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1st Mass. Cavalry: 1864

1st Mass. Cavalry: 1864

August 1864. Petersburg, Virginia. "Commissioned and non-commissioned officers of Cos. C and D, 1st Massachusetts Cavalry." Happy Veterans Day from Shorpy. Wet plate glass negative; photographs from the main Eastern theater of the war, the siege of Petersburg, June 1864-April 1865. View full size.


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Their Civil War log

Here's where the First Mass Cav served. Note photo of its monument at Gettysburg (the unit had no casualties there).

Thank you, Munchdog

It's too late to thank these gentlemen, but I can publicly thank Munchdog for serving and helping to make sure that I was able to vote and had an election to judge 6 days ago.

Low Smileage

I can't imagine the hardships and horrible (not horrific, I hate that word) sights these poor men had to endure by the time this was taken. The soldier with his hands folded in front of him seems to be attempting a smile, but he just can't bring it off. They look spent and exhausted.
Bless all of our warriors through all the wars.

Possible ID of the "Diamond Guy"

Possibly First Sergeant William Nickerson Davis, but he sure looks like Commissary Sergeant Ethan E. Cobb.

Mysteries, mysteries.

1st Mass Cav additional idents

Dapper gent to [yes, Capt. Chas. F. Adams, elbow on knee, center] the left of him is Lt. Geo. H Teague; no-nonsense looking gent to his right is Capt. Edward A Flint.
Source: Civil War photographs, 1861-1865, compiled by Hirst D. Milhollen and Donald H. Mugridge, Washington, D.C., Library of Congress, 1961, item number 0385. For those who do not know, Milhollen was a Specialist in Photography at LoC in the 1950s; the catalog referenced is almost the "bible" when it comes to identifying 1,047 images. It was first printed in 1961; yes, there are likely some errors, but one must start somewhere.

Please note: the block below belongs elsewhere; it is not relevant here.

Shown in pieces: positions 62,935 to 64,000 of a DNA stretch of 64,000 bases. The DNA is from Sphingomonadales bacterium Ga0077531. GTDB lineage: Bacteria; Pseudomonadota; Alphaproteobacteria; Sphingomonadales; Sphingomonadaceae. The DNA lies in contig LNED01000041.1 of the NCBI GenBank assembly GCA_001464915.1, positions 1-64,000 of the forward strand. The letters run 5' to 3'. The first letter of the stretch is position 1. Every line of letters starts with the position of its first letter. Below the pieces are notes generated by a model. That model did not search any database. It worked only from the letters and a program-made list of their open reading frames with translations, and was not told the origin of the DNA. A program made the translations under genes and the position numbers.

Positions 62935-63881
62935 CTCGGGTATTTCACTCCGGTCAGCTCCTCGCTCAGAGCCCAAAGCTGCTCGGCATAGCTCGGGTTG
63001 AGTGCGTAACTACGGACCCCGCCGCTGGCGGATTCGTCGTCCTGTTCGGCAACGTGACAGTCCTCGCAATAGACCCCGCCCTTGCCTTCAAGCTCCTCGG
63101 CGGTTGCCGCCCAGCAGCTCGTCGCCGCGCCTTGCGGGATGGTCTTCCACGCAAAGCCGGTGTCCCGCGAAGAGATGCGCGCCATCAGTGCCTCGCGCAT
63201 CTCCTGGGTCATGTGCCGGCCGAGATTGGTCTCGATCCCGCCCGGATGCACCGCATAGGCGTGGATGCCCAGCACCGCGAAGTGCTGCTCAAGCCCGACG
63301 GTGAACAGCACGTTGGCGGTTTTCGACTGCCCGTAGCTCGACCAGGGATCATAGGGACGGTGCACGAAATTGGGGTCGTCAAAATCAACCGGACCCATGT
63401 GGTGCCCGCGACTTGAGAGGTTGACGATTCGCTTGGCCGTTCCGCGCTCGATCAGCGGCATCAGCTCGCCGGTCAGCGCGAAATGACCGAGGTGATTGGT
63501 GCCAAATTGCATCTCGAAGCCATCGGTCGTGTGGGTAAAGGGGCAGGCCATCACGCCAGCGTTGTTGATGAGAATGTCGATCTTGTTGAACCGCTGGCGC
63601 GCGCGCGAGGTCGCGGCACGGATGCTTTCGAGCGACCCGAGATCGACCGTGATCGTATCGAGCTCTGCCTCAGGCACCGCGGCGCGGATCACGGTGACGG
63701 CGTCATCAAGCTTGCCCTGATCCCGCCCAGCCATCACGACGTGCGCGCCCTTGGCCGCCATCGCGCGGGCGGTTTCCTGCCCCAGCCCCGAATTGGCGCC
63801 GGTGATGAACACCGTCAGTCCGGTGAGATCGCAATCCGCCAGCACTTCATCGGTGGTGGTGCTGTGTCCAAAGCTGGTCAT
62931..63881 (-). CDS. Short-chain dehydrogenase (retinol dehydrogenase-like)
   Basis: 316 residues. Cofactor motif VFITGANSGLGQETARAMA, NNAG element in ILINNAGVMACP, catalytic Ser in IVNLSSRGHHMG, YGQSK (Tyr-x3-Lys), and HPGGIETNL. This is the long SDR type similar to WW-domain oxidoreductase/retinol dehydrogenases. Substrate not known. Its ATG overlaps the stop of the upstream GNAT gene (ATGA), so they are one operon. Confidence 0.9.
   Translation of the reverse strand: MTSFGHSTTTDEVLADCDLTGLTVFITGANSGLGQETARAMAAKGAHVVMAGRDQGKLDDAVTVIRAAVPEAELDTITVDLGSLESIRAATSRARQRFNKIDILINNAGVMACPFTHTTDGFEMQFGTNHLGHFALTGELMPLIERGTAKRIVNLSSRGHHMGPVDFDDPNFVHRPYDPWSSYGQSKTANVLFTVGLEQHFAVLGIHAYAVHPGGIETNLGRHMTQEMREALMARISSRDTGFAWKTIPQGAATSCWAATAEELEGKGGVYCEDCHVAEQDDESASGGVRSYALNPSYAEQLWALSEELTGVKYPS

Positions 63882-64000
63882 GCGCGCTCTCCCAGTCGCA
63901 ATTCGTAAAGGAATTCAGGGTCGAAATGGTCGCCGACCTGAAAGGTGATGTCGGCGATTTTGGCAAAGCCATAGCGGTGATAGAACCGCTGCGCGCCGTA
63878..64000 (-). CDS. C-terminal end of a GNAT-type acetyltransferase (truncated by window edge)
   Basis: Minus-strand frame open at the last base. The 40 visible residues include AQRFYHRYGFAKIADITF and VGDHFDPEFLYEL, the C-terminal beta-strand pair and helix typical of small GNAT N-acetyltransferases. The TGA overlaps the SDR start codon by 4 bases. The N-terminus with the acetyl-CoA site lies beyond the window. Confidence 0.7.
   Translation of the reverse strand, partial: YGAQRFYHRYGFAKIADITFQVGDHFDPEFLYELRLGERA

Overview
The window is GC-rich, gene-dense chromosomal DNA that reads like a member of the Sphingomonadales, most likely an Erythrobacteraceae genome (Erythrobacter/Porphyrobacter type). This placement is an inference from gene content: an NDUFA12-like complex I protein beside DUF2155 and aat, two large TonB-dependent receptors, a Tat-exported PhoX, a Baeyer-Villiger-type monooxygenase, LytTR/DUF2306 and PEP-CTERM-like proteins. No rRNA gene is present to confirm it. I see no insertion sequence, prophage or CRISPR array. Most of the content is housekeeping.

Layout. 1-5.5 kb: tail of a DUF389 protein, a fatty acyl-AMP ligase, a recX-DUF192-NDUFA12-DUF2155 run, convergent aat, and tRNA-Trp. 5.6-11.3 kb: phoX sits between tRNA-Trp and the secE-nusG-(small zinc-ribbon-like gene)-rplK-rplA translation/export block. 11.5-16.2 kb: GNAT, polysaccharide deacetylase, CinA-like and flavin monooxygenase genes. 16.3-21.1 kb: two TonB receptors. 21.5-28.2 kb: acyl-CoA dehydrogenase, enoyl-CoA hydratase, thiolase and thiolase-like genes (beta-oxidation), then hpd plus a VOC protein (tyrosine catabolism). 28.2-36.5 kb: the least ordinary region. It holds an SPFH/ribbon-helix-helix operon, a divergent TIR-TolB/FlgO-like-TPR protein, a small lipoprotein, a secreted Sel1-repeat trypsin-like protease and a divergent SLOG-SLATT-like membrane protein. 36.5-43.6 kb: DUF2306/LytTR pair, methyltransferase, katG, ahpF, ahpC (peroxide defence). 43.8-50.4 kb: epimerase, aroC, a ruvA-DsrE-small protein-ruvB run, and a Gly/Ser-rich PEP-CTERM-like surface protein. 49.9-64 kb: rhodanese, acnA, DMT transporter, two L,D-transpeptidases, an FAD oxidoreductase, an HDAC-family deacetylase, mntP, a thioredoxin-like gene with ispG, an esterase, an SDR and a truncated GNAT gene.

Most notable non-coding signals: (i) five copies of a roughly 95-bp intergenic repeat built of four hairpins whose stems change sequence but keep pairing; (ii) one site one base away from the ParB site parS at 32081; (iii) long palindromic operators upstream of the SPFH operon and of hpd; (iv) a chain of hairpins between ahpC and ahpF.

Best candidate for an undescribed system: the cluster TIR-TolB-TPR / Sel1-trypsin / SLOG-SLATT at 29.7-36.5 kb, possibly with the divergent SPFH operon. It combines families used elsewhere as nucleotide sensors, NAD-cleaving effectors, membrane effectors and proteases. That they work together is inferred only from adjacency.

Just great

It's photo day and I can't find my stinkin' hat!

Charles Francis Adams, Jr.

I believe the bald officer in the center is Charles Francis Adams, Jr., grandson of John Quincy Adams and son of the U.S. ambassador to Great Britain at the time.


Those men look so tired and hungry! Long, long war slowly coming to an end!

Target rich environment

Most officers learned early not to display their rank conspicuously, so as not to become a target for snipers. These fellows seem to feel secure enough to ignore that bit of field safety. If you got these guys to shave, they could pass for any photo taken with my buds in the Nam. Just as brave, dedicated and faithful, no matter what the folks back home thought, they were doing their best to protect the way of life they had sworn to preserve with their lives. And they did. Thank you, my brothers, It won't be long now, I'll be shaking your hands again, Bobbie, Howie, Rob and Kier.

Diamond Insignia

First non-commissioned on the left standing has a diamond only on his sleeve. A First Sergeant would have sergeant's chevrons plus the diamond. Could this be a field make do for someone lacking sergeant's chevrons? I assume the diamond would have been interpreted as First Sergeants rank.

Can they time travel?

One thing I like to do is peruse the faces in these old pictures and see if any of them either look "familiar" and/or have a look I can imagine seeing at my local coffee shop. This group for the most part seems very much a part of their time/place (strange how faces can do that) BUT...the handsome, clean-shaven fella sitting on the left (second over)looks like boys I've seen at my daughter's school. THAT one can come visit my town anytime...what's 148 years after all?

Insignia of rank on his collar

I see the captain in the center of the photo has his insignia on his collar as do present day officers. I don't believe I've ever seen a photo of a Union Civil War officer wearing his rank in this manner. Most have their rank displayed on their shoulders.

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